@jaywink It would be if it were a Scrooge McDuck pile of gold coins, but it rarely is.

The supermarket buys, distributes and sells food everyday, but it also at the same time makes up someone's wealth column. It could of course be a foundation, cooperative or state-run company, but I actually think a lot of things seem to be better run as private companies.

Point is, hoarding isn't quite the right term when wealth is ownership of productive capital. It wouldn't be producing more for society if someone else owned it (except when it would).

@clacke @jaywink Certainly true that there's a value to private enterprise, but most of the ways that people become billionaires seem to involve exploitation – of people, of shared resources in the form of externalities...

@clacke @jaywink

I actually think a lot of things seem to be better run as private companies

What evidence do you have to support this thought?
@hypolite @jaywink There's no lack of examples of government-run monopolies being undercut by more efficient private-run competitors, or huge once-cooperatives-now-more-like-corporations having worse service and product selections than owner-run franchise chains.
@clacke @jaywink And there's no lack of example of state-run monopolies sold to private companies ending up in a disaster for the people having to use those services because of the necessary profit margins private business have to extract. Why did you choose to only mentions the opposite scenarios?
@hypolite Because I said "a lot of things". That implies the existence of the other things. I was challenging the idea that all capitalist mode production is bad.
@hypolite @jaywink Swedish private clinics and dental clinics are most of the time better than their government competitors, in terms of availability and customer service. In less densely populated areas the government ones have the advantage of existing. 😀

Privately run schools and kindergartens are generally better viewed individually, but there's a good argument that systemically they exacerbate the class gap. Given the choice, I would (and did) put my son in a private educational institution.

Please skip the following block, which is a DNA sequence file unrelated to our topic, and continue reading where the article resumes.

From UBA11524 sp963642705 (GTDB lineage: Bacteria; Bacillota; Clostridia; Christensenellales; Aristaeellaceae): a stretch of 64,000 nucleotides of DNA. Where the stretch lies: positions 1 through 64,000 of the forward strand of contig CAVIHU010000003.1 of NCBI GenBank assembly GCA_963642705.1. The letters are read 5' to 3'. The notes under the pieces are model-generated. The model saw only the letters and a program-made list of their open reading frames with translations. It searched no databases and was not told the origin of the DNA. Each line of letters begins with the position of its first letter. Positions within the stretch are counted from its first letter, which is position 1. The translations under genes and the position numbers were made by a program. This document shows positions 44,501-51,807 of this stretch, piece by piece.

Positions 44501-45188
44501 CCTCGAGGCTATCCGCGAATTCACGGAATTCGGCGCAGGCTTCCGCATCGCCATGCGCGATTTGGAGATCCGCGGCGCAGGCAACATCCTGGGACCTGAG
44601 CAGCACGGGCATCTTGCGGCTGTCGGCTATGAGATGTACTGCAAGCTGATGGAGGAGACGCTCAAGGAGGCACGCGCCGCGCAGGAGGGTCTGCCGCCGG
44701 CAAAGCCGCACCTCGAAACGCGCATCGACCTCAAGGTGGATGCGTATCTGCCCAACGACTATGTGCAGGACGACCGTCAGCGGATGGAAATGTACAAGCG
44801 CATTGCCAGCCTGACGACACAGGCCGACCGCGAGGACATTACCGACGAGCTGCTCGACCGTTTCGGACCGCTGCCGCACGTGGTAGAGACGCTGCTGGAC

@clacke @jaywink So you're saying Swedish private clinics can choose whether to locate themselves in profitable areas because the state will swoop in to cover non-profitable areas, gotcha.

And in France and the US at least, private schools are of a better quality because they receive money from both the students through the tuition and the government that still subsidies them to follow the official curriculum.

Both examples show that these private companies could not perform on their own the service the state offers if their expenses weren't somewhat offset by public money.
@hypolite @jaywink Swedish private schools get the exact same funding as the government schools in the same municipality.

And yes, I am acknowledging that the capitalist mode of production has systemic issues and is not always the best in every circumstance.
@clacke @jaywink There's no tuition in Swedish private schools? No fundraising rallies? No private donations?

And yes, capitalism is horrible for basic necessities that everybody needs. Instead of having to compete on product quality, they just rely on people having to use their product to gouge them while also pressuring providers because of the guaranteed business they are managing.

Capitalism is almost fine for luxuries for example. The small pool of people able to pull off the required product quality means that they are well-compensated while people too poor to buy these items can fall back on cheaper bootleg.
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